Art Dans La Rue 2019

The reason I haven’t been reading is because I’ve been watching too much television and prepping for last week’s Art Dans La Rue. It was my first show of the summer and it went really well! It didn’t rain–the forecast was sketchy all day, but it ended up being hot and sticky but dryyyyy thankfully!

It was my first show sharing a booth with someone and it was so much fun! Alicia was such a great partner and even though we were selling the same product, our styles are so different that it didn’t feel like we were competing for customers. At one point, someone came into our booth and fawned over Alicia’s fabulous illustrations and funny pop culture cards and as they were leaving, the woman said, “Honey, your dad would love these!” about my cards. I felt very on-brand in that moment. It was also my first show testing out two card racks. I outgrew my first rack a long time ago, but I’ve been waffling between a floor spinner, a tabletop spinner, or just getting another rack. I don’t love that my set-up is less interesting now, but as long as I have a six-foot table, I can fit most of my frames along the side. Alicia was nice enough to let me use her tea crate for my extras. But I really think it helped my sales to have all of my designs visible. (I had been putting overflow cards in a bin.) I sold out of some designs that I didn’t think were popular. Apparently, if people can see your product, they might like it and buy it…who knew?Alicia had to leave early, so we moved our table to the center of the tent to finish out the night. As usual, I regret not taking more pictures. The street was crowded with people enjoying beignets, crepes, wine, baguettes, carrying flowers and browsing the art. It’s such a joyous little fest!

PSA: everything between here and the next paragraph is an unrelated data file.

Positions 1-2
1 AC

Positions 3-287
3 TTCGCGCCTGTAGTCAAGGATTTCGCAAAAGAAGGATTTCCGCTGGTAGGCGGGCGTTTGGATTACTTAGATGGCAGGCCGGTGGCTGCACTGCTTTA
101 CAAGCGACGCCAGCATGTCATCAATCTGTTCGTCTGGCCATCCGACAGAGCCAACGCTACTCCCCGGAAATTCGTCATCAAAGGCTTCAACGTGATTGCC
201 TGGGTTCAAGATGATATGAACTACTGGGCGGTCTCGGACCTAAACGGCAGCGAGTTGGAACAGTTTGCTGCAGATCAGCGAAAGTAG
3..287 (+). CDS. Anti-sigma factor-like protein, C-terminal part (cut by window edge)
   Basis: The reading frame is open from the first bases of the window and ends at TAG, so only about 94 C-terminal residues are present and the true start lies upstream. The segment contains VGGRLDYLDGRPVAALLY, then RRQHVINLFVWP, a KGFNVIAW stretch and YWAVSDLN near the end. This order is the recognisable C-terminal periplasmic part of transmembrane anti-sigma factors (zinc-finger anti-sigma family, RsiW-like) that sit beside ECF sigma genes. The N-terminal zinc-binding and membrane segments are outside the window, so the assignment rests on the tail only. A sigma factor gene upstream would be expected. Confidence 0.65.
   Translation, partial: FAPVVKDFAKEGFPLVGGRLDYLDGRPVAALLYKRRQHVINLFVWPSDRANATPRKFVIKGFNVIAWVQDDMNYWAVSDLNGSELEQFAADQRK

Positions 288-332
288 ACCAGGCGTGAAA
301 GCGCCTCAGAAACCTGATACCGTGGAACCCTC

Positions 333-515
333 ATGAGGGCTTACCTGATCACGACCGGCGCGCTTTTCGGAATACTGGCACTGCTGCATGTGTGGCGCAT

I need to work out my merchandising plans for Garage Galleries later this month. And I need to refill my card and envelope stock so I can make more product…it’s going to be happily busy around here for the next two weeks!

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July Books

I had a very good reading month in July, which is great because I haven’t read anything since! Yikes!

“The Willows” by Algernon Blackwood

This short story was recommended as one of the scariest stories ever, and as you know, I love a scary book. I found “The Willows” to be really intense and a really great read. There is looming doom through the whole book. Definitely one to read in October if you have a chance. I am going to request this collection again this fall to see if I like any of his other “weird” short stories.

Howard’s End by E.M. Forster

This is supposedly Forster’s “masterpiece” but…I didn’t love this. Maybe it was over-hyped? While I appreciate Forster’s writing and I liked the story, it wasn’t a book that I was eager to pick up every day. I appreciate the social commentary–a modern, bohemian woman married to the conservative older man, and refusing to adapt to his old ideas–but this book just didn’t grab me the way that A Room with a View did. I do wonder if I would like it better after a book club discussion. (Fun fact: most of our book club reviews get better after the discussions!)

Stationery Fever by John Komurki

I borrowed this for the eye candy and ended up reading it. It’s full of pictures of vintage and new stationery, divided by topic. At the end of each chapter, there are a few pages highlighting stationery shops around the world. It was a good overview of the history of the most useful stationery supplies, and delves into classic companies that make them. It left me wanting more…not in a bad way…in a I’ve had a taste, now I want more details kind of way. Also, now I want to travel the world seeing the best stationery shops.